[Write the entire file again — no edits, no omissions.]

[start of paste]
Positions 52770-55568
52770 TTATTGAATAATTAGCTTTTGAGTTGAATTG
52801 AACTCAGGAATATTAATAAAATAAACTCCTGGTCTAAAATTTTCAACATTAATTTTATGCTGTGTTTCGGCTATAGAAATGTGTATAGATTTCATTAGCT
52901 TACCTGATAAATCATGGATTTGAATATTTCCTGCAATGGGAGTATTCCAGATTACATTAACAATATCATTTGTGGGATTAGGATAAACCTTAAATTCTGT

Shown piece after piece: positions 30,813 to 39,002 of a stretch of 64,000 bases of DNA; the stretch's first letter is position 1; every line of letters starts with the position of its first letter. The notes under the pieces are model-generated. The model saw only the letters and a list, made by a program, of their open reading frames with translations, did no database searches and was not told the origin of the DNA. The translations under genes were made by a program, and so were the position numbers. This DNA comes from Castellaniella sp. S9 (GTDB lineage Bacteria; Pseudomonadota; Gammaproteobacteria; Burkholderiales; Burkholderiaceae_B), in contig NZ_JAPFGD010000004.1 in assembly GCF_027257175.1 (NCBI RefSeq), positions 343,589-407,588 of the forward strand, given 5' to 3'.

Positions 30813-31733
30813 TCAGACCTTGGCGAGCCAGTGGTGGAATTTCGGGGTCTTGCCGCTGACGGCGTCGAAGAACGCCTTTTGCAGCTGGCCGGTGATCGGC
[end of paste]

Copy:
Positions 52770-55568
52770 TTATTGAATAATTAGCTTTTGAGTTGAATTG
52801 AACTCAGGAATATTAATAAAATAAACTCCTGGTCTAAAATTTTCAACATTAATTTTATGCTGTGTTTCGGCTATAGAAATGTGTATAGATTTCATTAGCT
52901 TACCTGATAAATCATGGATTTGAATATTTCCTGCAATGGGAGTATTCCAGATTACATTAACAATATCATTTGTGGGATTAGGATAAACCTTAAATTCTGT

Shown piece after piece: positions 30,813 to 39,002 of a stretch of 64,000 bases of DNA; the stretch's first letter is position 1; every line of letters starts with the position of its first letter. The notes under the pieces are model-generated. The model saw only the letters and a list, made by a program, of their open reading frames with translations, did no database searches and was not told the origin of the DNA. The translations under genes were made by a program, and so were the position numbers. This DNA comes from Castellaniella sp. S9 (GTDB lineage Bacteria; Pseudomonadota; Gammaproteobacteria; Burkholderiales; Burkholderiaceae_B), in contig NZ_JAPFGD010000004.1 in assembly GCF_027257175.1 (NCBI RefSeq), positions 343,589-407,588 of the forward strand, given 5' to 3'.

Positions 30813-31733
30813 TCAGACCTTGGCGAGCCAGTGGTGGAATTTCGGGGTCTTGCCGCTGACGGCGTCGAAGAACGCCTTTTGCAGCTGGCCGGTGATCGGC